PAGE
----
Deck: The Gaian Tarot
Spread: One Card
Date: Mon Jul 31 07:07:29 PDT 2017
10 ~ the Wheel
If things seem chaotic and disorderly in your life, center yourself on the still point of the turning wheel. Constant change is the nature of all that is. When you are centered, you will find that you can trust the turning cycles of change.
Shadow side: There may be recurring problems and setbacks; things may seem to be stagnating. What may feel like bad luck is really the waning part of a cycle. “What goes up must come down” is true both of gravity and of the Wheel of Life.
Presented by The Gaian Tarot app from The Fool’s Dog.
Once upon a time the Littlest Druid got an idea. She wanted to do something special for the feast of Lughnasadh. Her teacher had told them all about Lugh and his feast day. She knew it was a feast of thanksgiving to celebrate the first harvest of grain of the year. It had been a good long and warm summer so the corn and barley had grown strong and tall in the fields. That meant people would have bread for the year and ale to drink on cold winter nights.
Her teacher had told them about the Lugh, the long arm, whose face was as bright as the sun. She had told them he was a wright, a smith, a champion, a horseman, a hero. He was also a swordsman, a harpist, a poet, a historian, a craftsman and a sorcerer. She thought he might be kind of scary and she wasn’t good at anything.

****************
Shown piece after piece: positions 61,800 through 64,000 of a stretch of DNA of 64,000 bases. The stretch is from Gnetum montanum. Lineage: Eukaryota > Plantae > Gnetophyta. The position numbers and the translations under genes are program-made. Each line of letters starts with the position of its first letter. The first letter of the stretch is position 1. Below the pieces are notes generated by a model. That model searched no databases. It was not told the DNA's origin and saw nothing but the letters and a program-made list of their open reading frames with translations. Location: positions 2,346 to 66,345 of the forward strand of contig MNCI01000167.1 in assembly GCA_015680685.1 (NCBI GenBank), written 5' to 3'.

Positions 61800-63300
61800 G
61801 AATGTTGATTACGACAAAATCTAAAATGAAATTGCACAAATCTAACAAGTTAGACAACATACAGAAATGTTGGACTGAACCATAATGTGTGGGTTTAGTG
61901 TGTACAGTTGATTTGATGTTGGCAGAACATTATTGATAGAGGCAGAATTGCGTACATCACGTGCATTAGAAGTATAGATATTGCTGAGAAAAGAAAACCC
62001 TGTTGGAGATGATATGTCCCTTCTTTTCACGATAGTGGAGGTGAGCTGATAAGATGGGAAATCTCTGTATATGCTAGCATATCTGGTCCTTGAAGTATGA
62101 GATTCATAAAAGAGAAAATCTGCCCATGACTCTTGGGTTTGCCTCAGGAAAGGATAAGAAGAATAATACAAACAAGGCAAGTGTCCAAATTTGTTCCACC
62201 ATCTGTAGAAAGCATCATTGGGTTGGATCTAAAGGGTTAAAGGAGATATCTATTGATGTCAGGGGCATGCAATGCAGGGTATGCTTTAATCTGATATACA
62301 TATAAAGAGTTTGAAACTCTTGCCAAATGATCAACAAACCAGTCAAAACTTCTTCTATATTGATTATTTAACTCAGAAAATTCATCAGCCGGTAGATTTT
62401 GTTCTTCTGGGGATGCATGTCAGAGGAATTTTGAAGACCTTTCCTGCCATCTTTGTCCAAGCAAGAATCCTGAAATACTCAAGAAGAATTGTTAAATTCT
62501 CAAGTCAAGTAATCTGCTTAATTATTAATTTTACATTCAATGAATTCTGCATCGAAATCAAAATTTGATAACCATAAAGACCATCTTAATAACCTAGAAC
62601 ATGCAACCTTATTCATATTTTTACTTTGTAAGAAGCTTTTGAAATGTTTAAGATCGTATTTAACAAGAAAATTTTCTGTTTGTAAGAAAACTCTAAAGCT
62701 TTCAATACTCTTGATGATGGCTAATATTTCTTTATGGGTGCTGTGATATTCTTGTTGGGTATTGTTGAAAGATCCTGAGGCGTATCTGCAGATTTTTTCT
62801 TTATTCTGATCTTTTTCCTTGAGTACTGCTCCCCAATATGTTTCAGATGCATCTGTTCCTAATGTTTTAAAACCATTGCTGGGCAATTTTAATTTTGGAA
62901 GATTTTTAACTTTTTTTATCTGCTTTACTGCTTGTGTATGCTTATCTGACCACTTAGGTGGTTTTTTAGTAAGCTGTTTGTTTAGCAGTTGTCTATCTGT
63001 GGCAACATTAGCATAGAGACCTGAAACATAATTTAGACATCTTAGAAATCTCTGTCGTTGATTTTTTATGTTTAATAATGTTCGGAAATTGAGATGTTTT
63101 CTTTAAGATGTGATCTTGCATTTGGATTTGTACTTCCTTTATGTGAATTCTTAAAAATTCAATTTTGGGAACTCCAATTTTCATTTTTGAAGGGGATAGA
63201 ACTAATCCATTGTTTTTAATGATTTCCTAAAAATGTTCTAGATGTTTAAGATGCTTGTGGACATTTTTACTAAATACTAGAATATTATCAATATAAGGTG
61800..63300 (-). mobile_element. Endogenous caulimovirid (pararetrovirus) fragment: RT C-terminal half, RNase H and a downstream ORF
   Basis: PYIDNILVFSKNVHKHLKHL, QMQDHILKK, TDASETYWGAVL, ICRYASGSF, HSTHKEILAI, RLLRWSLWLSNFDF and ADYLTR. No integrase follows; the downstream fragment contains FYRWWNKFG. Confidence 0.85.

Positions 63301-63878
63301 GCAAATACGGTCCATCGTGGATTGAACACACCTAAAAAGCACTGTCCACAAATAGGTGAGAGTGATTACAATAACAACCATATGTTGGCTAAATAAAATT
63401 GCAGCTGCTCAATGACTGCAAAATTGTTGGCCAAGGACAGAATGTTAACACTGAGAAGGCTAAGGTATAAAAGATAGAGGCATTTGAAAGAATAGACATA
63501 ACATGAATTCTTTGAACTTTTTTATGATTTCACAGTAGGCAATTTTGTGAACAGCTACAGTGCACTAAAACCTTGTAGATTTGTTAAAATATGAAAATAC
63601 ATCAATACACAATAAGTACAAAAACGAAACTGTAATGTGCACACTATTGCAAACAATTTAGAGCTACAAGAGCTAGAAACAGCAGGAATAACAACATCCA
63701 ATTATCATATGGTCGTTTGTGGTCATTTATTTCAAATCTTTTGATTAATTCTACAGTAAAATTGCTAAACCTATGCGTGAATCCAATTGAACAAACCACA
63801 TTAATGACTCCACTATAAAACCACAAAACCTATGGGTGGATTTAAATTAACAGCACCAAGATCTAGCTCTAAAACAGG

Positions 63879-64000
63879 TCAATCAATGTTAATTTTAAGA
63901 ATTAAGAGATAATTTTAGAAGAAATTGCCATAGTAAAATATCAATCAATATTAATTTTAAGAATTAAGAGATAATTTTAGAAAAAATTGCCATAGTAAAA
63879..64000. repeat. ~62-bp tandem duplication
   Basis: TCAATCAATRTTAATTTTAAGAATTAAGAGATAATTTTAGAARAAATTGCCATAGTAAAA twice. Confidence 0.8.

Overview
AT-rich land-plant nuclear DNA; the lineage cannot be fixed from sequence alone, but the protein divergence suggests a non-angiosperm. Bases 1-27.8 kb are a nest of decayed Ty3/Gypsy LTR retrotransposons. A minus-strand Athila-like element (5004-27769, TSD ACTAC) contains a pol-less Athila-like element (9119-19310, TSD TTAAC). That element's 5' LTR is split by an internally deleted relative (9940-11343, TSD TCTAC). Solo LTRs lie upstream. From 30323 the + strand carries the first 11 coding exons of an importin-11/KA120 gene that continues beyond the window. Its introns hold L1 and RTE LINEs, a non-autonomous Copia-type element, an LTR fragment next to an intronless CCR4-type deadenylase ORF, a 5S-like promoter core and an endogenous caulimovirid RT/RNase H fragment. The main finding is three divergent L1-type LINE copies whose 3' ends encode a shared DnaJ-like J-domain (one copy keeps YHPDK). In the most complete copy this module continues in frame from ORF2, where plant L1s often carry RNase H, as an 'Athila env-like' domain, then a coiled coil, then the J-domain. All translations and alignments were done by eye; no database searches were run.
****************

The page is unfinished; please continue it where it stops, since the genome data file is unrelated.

Her teacher told them that at the feast all the adults would get up and share some creation that they had made that year to honour Lugh. Aisling decided she wanted to share something too, but what? She wouldn’t be old enough to share for a lot more years but she really wanted to. She was always messing up and she wanted to show the grown up Druids that she was good at something. She really wanted to do it for the Chief Druid. He was always so nice to her when he didn’t have to be. He could have sent her home long ago but he hadn’t. He truly believed she would be a good Druid some day. Aisling had no idea why he believed it but he had told her so on one of their many talks after she had messed up again… So Aisling decided to see what she could share.
She visited the spinners and weavers and asked to help but her thread was lumpy and rather grey looking when she was done. Not every good at all. The head Weaver kindly said she could use it to make burlap sacking and Aisling left the weaving barn.
Next she decided to observe the Smith from outside the Smithy. It was really interesting to watch him shoe the big horses but as the Smith was banging a horseshoe into shape a piece of hot iron flew off and landed all the way outside and on Aisling’s bare foot. She went hopping and howling around for a few moments while the Smith howled himself with laughter. She decided she wasn’t cut out to be a Smith.
She went to the tanner and the leather workers but that barn just stunk so much. How did they stand it? They must have lost their senses of smell. Peeewwwwoooooeeeeee.